How Apple’s Tim Cook Avoided the Trap Other CEOs Fell Into

2 minute read
| Editorial

A recent article reminds us how powerful the influence of Steve Jobs has been on Tim Cook. It remains today.

It all started when I read this essay by Chris Matyszczyk at ZDNet,  Where have all the great tech leaders gone?” It’s an interesting rundown of the modern day CEOs, their foibles, and how they can’t seem to capture our respect and imagination.

Except for Tim Cook.

Apple CEO Tim Cook

I can’t go on without being circumspect about author Matyszczyk’s encapsulation of each CEO with a few snarky sentences. I calibrated his comments via what he said about Satya Nadella, someone I’ve studied more than most anyone except Apple executives. Some of his descriptions are off the mark, but no matter.

After a litany of CEO foibles, Matyszczyk turns his attention and admiration to Tim Cook.

Apple’s CEO has the advantage of selling likable — occasionally lovable — products. Moreover, he does reflect a certain sincerity when he speaks on topics such as privacy and equality. It’s easy to believe he still has something of a soul.

He also exudes a slight reluctance to be a hero. You might think this is what heroes should do — be a little aw, shucks about the whole hero thing.

The Education of Tim Cook

I’d like to pick up where Matyszczyk leaves off. The real story here is the years Tim Cook spent at Apple watching and learning from Steve Jobs. Few CEOs have had the honor and benefit of being mentored by him.

For example, we see the modern Tim Cook as the CEO of the “iPhone” company in 2018. It’s easy to forget that Tim Cook joined Apple in 1998. It wasn’t until 2011 that Cook became CEO. In those first 13 years, Cook lived and breathed Apple under the tutelage of one of the greatest tech industry minds of our time.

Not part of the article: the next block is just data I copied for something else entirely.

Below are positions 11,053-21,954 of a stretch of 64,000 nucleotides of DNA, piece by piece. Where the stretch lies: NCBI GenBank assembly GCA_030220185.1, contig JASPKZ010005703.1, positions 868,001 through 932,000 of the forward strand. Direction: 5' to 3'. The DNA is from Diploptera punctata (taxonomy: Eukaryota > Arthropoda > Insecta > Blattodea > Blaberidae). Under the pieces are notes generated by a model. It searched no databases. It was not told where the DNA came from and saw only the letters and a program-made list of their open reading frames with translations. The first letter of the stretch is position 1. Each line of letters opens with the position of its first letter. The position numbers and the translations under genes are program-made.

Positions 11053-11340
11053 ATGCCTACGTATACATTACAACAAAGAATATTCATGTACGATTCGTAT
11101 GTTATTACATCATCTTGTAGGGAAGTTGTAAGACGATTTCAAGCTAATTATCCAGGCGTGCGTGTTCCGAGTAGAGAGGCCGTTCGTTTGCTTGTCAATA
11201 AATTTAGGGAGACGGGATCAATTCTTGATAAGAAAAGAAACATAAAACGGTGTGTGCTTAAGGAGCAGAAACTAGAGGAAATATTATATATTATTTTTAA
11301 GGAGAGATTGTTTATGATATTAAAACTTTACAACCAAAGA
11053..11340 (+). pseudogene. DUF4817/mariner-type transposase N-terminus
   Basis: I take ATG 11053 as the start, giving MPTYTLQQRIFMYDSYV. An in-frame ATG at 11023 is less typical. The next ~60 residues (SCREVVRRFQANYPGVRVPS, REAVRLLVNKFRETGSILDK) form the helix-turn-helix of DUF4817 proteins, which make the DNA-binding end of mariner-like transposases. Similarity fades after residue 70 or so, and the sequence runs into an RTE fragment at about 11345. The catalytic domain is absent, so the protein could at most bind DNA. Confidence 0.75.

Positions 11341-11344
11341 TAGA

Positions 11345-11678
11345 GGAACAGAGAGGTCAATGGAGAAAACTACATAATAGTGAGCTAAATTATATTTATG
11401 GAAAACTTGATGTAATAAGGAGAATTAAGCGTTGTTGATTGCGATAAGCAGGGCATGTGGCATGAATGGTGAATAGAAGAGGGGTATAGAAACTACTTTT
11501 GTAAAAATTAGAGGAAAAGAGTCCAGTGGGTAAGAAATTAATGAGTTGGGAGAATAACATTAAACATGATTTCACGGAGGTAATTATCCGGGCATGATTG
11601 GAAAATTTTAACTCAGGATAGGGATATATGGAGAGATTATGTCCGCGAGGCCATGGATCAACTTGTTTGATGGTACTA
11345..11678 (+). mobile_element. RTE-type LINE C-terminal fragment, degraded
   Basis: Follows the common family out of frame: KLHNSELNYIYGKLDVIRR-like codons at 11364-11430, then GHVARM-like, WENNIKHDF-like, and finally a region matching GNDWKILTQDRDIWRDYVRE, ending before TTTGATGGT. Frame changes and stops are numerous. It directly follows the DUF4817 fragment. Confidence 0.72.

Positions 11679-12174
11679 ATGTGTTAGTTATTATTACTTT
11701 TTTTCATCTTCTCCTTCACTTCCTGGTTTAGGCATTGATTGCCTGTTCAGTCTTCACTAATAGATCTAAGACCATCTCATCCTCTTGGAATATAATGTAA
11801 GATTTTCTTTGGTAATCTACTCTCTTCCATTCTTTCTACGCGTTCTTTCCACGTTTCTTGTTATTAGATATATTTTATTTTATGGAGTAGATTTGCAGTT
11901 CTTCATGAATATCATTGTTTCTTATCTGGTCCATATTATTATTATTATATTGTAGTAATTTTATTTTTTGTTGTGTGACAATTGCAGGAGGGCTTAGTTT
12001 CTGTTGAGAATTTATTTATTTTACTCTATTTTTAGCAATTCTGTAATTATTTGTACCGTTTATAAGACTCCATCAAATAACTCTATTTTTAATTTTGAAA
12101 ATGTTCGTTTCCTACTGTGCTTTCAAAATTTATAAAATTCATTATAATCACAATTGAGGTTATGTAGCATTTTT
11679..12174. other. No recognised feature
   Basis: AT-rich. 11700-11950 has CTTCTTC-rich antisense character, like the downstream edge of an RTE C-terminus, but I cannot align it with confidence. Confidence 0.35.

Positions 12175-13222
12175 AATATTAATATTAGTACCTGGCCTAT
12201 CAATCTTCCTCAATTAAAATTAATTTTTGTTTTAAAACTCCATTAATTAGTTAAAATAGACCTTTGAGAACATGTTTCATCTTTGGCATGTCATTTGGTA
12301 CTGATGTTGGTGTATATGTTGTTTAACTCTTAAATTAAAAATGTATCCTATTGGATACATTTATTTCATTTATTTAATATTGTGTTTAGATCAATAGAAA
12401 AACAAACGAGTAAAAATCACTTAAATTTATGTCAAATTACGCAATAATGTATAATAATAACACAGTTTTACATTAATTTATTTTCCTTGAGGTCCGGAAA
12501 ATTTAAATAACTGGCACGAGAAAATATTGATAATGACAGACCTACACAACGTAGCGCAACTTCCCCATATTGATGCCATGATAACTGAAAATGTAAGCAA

Apple co-founder Steve Jobs

What did Cook learn? He watched the passion and humanity of Steve Jobs who believed that products are all about inspiring us and bringing out the best in us. Jobs lived at the intersection of technology and the humanities and showed how to bring forth products that we truly admire for what they enable us to achieve.

Contrast that to the modern mantra of other modern CEOs who may have the best of intentions, buy never had this kind of training. And there’s another factor. The very nature of the internet has been twisted so as to profit from he most innocent intentions of its users. The temptation to exploit this ready capability is overwhelming. Absent any other example to learn from, the money making machine of treating people as product to be sold is hard to resist.

If Tim Cook seems to be the last honorable CEO standing, it’s because of his exposure to Steve Jobs and his current day selection of executives who believe in the values of Steve Jobs. Tim Cook’s continued vision, punctuated by the new Apple Park building, dedicated to the spirit of Apple’s co-founder, remains a lasting testament to, perhaps, the greatest technical visionary ever.

Those are big shoes to fill. Sadly, many modern CEOs, while competent, don’t have that awesome legacy to live up to or example to learn from. Mr Cook, however, carries the weight of history well.

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MacFrogger

Great perspective John – everyone forgets that Tim Cook spent many years at Apple under Jobs’ mentorship. Yet he doesn’t blindly follow the “Jobs Way” either, as Cook doesn’t seem to berate his employees the way Jobs reportedly did. I don’t think you need to do that to motivate people or get the best out of them, and so I’ glad Tim sees it that way too. Wasn’t it Tim as well who initiated payment of a dividend on AAPL stock? Jobs wasn’t in favor of that if I recall…